Have you hired a CMO yet?
I’m not talking about a Chief Marketing Officer, though.
There’s a new CMO in town and he/she might have the most vital role in your entire organization.
I’m talking about your Chief Memory Officer.
It’s not the customer experience that brings a customer back again and again, and it’s not the experience that makes them want to talk about your organization, or what makes them more “loyal” to your company.
Instead, it’s the memory of the experience.
Noble Prize winner Daniel Kahneman shares many fascinating insights about this in his book Thinking, Fast & Slow, and his TED talk you can view HERE. He says people have an “experiencing self” and a “remembering self.” You’re experiencing things in the moment, but your memories are what are most important when it comes to making decisions.
When it comes to the customer experience, there are two main points to be especially mindful of:
How They Start, and How They End.
Before a customer becomes a customer your sales and marketing should be focused on all the great experiences to come, especially those with trophy value (Remember The Bentley and The Butler).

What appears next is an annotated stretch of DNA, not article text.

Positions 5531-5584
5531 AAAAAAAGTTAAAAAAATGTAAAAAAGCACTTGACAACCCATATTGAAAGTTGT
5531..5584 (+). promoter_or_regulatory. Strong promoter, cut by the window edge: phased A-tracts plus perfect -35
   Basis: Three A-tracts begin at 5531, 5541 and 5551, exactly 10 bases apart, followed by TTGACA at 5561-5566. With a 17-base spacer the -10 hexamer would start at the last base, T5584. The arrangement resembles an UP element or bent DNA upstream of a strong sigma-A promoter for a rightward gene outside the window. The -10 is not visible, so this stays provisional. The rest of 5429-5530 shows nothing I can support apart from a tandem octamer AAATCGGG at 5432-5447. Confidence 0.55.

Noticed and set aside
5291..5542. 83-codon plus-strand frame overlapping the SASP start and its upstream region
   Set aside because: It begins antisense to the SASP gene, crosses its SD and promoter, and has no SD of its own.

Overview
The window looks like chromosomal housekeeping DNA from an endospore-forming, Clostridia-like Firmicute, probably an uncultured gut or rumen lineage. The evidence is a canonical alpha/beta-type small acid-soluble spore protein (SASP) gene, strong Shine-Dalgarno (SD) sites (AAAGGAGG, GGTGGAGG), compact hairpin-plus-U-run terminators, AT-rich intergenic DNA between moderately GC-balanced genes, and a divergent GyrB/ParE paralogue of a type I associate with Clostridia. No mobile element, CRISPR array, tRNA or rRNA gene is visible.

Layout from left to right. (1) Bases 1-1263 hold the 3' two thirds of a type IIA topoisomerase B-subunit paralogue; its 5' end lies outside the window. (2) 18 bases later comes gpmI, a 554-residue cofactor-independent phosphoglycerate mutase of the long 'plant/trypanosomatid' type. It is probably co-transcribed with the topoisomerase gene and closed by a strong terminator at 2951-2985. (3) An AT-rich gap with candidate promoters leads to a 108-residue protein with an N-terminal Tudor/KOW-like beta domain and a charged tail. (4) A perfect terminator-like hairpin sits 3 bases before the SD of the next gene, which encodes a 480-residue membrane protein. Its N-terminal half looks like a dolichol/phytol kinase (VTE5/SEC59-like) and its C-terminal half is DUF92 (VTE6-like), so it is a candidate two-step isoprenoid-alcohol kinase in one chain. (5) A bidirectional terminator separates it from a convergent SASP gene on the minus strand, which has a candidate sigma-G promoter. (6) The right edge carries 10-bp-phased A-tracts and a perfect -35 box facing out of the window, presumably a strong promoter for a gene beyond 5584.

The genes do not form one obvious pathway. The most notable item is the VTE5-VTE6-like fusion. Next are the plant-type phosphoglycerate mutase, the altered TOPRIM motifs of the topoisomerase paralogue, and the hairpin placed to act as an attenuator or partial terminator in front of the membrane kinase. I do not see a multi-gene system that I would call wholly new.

People anticipate the experience to come. They anticipate your product or service alleviating some sort of pain, solving some pressing issue, or providing some great value and benefit to their lives.
We also want to be mindful of the way they customer experience ends. Kahneman shares an example from a study on colonoscopies. Science shows us that how an experience ends can drastically impact the memory of the entire experience! Even the memory of an incredible two-week vacation could be ruined by a poor experience on the last day!
Finally, after the sale, all your ongoing sales and marketing efforts should be focused on reminding them of the best parts of their experience, and bringing all those favourite memories back to the top of their minds.
Today’s Thinking Point: Are you paying enough attention to how your customer’s experience starts, and how it ends?